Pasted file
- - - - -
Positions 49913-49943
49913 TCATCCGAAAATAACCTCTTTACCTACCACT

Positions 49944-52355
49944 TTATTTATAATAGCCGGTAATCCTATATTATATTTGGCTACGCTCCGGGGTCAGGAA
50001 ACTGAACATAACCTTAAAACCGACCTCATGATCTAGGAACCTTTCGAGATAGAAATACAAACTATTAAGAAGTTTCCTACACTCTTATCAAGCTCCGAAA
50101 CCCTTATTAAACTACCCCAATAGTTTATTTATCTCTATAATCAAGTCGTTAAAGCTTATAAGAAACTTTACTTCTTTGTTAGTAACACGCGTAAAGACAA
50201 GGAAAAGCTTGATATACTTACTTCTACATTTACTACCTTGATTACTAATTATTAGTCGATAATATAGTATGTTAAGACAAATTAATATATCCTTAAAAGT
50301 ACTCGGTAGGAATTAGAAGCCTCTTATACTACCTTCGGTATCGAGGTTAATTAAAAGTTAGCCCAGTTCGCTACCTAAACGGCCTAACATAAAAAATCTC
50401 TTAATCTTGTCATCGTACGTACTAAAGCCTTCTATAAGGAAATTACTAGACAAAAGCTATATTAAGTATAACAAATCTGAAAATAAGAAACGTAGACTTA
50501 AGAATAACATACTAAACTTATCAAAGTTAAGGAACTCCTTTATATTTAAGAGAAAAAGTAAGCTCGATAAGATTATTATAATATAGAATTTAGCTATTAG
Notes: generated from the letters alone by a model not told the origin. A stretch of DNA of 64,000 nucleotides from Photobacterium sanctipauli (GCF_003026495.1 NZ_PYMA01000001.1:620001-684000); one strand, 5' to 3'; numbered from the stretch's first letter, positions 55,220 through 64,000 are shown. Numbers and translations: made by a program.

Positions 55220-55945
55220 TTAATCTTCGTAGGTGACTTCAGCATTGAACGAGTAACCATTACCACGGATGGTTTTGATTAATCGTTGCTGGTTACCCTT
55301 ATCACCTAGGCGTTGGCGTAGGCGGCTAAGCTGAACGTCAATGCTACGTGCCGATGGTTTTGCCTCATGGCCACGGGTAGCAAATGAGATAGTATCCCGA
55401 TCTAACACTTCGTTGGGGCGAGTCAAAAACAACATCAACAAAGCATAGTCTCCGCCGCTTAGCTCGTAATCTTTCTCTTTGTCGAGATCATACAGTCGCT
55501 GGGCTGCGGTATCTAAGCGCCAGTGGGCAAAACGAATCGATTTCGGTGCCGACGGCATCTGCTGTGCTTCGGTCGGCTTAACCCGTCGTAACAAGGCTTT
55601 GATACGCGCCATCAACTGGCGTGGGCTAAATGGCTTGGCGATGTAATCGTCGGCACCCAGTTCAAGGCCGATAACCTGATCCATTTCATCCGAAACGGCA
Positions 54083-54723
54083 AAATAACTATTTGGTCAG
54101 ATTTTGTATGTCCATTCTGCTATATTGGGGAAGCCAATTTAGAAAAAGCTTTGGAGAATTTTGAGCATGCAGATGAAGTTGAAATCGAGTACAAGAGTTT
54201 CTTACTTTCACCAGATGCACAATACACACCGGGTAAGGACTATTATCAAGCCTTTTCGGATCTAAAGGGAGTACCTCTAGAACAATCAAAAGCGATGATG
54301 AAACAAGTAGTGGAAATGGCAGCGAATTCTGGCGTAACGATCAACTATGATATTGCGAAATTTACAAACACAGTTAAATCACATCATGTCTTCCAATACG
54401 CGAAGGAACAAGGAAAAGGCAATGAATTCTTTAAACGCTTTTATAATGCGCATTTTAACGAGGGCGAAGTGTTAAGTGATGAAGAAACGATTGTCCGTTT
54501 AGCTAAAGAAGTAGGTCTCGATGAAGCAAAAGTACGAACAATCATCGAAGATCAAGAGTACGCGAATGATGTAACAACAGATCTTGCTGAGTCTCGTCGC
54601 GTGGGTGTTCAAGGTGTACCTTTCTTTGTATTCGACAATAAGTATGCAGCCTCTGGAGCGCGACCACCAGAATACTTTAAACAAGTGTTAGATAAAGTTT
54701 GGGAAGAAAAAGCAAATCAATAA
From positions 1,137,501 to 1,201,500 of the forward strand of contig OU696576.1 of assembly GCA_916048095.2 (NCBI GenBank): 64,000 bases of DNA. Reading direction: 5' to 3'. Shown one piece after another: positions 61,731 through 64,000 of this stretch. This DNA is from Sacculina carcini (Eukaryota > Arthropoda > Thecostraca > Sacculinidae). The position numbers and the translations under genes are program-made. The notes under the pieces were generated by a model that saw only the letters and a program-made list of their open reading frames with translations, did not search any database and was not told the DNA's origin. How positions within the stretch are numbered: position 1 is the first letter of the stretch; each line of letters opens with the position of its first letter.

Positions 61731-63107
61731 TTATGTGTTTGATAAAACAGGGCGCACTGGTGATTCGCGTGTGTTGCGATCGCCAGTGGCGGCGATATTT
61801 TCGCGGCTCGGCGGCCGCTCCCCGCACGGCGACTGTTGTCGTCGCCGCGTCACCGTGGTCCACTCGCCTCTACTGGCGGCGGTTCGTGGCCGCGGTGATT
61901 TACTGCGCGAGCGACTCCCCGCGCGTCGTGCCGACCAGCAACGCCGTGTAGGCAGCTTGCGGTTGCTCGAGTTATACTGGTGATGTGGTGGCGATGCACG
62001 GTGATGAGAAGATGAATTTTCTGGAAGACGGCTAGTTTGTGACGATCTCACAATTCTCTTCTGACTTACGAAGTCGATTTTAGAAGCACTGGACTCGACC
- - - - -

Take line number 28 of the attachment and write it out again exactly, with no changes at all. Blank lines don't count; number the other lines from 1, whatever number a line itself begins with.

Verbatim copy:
Positions 61731-63107